“Yes, there’s going to be fear about it, but there are things you can do to help the situation at your particular event,” Cordogan told The Post. “And if it weren’t a pandemic, it could be something else. Being flexible will help, knowing the ultimate goal is marrying your love.”
Keep it local
So far, Cordogan said clients are not canceling weddings, but guests lists are shortening — especially if guests need to hop on a plane to attend. “If there’s not a lot of travel involved, the couples will see little to no impact,” Cordogan said.
Destination weddings should expect a dramatically reduced guest list. Weddings in which the majority of people can avoid a hotel stay or air travel will have fewer guest list disruptions, Cordovan said, but there are also benefits to locally sourcing attire, food and entertainment.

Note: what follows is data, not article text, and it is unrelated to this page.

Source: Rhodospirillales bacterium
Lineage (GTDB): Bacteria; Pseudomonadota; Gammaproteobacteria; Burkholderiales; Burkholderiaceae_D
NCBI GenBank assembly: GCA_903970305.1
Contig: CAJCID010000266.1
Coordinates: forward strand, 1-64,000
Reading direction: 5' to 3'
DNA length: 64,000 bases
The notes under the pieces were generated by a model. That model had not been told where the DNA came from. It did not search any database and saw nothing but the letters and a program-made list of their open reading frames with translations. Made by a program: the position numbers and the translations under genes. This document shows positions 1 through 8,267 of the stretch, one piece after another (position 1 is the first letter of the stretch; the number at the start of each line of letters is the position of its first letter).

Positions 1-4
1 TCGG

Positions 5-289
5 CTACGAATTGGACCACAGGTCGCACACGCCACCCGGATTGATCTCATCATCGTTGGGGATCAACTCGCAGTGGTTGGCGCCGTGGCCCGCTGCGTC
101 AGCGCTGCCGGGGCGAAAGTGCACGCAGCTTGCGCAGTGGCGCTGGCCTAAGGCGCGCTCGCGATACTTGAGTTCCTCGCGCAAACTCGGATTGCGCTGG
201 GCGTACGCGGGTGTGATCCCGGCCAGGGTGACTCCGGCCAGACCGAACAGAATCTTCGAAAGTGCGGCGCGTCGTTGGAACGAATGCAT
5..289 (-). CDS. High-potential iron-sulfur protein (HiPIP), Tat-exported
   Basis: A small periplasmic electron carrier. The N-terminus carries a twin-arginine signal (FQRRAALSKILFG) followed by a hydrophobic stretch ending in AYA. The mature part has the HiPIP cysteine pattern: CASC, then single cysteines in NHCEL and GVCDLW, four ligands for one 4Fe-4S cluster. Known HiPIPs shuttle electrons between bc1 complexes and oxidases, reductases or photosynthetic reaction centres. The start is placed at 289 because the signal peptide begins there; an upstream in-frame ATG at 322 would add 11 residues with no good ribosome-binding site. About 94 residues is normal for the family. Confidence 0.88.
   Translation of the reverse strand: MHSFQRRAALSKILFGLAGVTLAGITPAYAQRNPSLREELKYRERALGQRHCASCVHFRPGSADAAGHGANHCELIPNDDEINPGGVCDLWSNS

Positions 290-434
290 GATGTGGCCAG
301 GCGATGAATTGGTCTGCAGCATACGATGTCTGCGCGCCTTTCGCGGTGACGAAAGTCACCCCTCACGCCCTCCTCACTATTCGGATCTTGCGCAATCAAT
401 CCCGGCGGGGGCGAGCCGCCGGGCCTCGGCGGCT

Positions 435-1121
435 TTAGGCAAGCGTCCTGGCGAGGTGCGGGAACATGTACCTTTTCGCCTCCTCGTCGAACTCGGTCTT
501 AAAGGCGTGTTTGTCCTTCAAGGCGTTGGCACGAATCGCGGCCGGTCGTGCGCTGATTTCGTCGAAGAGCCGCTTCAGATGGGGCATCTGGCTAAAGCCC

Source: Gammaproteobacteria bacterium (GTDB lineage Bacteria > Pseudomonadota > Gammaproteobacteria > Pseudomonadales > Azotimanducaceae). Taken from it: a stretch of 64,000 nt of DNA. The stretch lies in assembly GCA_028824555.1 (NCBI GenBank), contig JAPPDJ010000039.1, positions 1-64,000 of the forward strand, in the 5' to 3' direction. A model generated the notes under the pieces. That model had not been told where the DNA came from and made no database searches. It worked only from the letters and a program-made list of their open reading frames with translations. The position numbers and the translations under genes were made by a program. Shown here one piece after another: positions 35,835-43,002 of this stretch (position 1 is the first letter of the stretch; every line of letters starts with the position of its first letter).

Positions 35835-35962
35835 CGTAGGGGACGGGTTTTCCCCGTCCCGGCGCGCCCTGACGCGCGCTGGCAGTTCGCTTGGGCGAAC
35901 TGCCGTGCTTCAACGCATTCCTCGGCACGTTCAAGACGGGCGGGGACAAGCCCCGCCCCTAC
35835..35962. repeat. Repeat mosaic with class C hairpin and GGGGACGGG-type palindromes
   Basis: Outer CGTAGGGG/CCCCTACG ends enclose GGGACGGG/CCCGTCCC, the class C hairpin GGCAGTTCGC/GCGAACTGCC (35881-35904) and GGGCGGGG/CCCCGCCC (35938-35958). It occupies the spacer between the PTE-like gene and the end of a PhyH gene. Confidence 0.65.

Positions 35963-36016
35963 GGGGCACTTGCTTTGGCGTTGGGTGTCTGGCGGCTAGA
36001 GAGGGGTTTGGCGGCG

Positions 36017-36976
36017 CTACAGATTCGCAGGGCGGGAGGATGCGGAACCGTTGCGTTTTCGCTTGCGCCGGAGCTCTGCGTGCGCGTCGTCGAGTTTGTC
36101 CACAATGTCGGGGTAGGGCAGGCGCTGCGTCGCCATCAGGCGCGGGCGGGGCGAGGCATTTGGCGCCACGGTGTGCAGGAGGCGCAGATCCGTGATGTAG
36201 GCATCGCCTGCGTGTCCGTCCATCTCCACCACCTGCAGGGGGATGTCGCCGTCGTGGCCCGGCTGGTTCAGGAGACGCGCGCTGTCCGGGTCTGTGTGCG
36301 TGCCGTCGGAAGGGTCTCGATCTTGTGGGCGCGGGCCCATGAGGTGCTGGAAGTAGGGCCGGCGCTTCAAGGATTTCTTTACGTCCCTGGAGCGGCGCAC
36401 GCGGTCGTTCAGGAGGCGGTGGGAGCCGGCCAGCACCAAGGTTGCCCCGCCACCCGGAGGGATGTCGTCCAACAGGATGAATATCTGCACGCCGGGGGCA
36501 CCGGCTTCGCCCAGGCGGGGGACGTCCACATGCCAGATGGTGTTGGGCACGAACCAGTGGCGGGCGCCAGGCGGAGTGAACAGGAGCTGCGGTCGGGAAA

“We’re hearing a lot of bridal factories that make wedding dresses in China are getting delayed,” Cordogan said, advising to plan well in advance or find local alternatives. To avoid problems with getting attire from China, Candy Borales, a wedding planner in Washington, strongly suggests buying a dress or suit off the rack.
Ask a lot of questions
Cordogan suggests making a list of questions for a wedding venue, a transportation provider, caterer, the hotel staff or any vendor with whom a couple plans to work.
For couples getting married in a space widely visited by the general public, like a park district building, public library, museum or popular event space, ask what their cancellation plans look like. And read the contract carefully. For those getting married in busy places of worship, ask about the cleaning procedures.